Malcolm Harkins doesn't seem like a violent guy. But he is passionate, a trait that emerged fully to the surface in a recent encounter with a CISO during a panel discussion.
"The CISO said, 'I'm an adviser to the business.' I wanted to leap across the table and beat the guy," Harkins recounted in his presentation at the Cyber Strategy Retreat, a professional development event for technology and risk management leaders in Boston this month. "I took this guy to task in front of a couple of hundred people. I said, 'Where the heck is your accountability? As an executive, you're an owner. You own security. If the CEO makes all of the decision, well, why the heck does he need you?'"
The incident is an example of the messaging Harkins is focused on these days — that is, leadership, and specifically how security leaders can lead and inspire teams to own the security mission, believe in the goals laid out for them, and drive business objectives. It is the focus of a talk he is taking around the country titled "I believe, I belong, I matter."
"It's about motivating people who want the struggle," Harkins says. "How are we doing that within our security teams? How are we doing that despite the fact that the CIO doesn't give you the budget you need? Or the GM doesn't show up to your meeting. If people don't want to struggle, that is our fault as leaders. The result will be a continued manifestation of risk."
From Call Center to Security Leader: Understanding the 'Mission'
Many know Harkins as a well-established luminary in security. He was the first chief security and privacy officer at Intel, a company he joined immediately out of grad school as an analyst in 1992. He eventually moved on to become CISO at Cylance, which was later acquired by Blackberry. His most recent move is to security startup Cymatic, where he is the chief security and trust officer.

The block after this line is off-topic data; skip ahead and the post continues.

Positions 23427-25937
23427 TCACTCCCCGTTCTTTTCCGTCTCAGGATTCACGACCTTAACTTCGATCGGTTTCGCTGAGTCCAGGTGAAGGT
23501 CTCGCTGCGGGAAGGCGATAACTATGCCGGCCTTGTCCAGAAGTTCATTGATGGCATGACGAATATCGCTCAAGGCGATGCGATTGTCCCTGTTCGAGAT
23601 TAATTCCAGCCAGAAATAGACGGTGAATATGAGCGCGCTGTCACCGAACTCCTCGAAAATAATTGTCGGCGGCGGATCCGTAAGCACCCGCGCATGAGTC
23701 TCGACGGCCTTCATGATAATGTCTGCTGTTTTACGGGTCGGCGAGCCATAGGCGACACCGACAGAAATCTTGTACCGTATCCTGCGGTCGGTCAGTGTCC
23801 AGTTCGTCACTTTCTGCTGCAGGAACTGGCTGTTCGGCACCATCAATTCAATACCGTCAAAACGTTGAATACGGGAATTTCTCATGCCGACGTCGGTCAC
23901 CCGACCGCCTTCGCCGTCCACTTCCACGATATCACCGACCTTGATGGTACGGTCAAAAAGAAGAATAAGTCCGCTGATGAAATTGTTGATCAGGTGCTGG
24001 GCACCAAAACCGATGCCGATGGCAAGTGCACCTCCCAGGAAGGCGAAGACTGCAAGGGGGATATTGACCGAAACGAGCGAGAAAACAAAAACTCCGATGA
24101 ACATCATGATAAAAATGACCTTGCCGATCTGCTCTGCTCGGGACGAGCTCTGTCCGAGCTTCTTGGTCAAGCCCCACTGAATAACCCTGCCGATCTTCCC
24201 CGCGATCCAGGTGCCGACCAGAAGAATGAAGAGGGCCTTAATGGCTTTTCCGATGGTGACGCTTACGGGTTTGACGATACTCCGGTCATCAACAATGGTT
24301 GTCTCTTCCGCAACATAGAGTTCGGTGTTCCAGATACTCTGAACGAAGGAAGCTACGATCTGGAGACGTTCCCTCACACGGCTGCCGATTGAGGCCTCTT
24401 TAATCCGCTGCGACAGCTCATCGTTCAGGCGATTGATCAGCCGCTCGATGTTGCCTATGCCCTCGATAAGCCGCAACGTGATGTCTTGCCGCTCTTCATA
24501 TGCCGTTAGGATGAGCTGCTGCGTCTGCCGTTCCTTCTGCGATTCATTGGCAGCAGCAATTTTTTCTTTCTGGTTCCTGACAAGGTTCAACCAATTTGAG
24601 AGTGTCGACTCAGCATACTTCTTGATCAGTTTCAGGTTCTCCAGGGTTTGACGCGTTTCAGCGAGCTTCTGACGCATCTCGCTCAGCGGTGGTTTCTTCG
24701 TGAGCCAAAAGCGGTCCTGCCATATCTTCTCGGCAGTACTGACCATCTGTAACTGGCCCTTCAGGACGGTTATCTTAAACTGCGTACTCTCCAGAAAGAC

A winner of multiple industry awards, Harkins is also a regular contributor to industry publications and has authored numerous white papers and a book, "Managing Risk and Information Security: Protect to Enable."
Harkins got his professional start not in security, but in a call center working for May Department Stores in its credit department in the late 1980s. It was, as he describes it, people calling to "bemoan their credit bills," and he got his first taste of leadership when asked to manage the center while his own supervisor was on lunch break each day.
The real test of his ability to lead came one weekend when he was working in the call center and May officials attempted to bring the company's chairman in for a tour.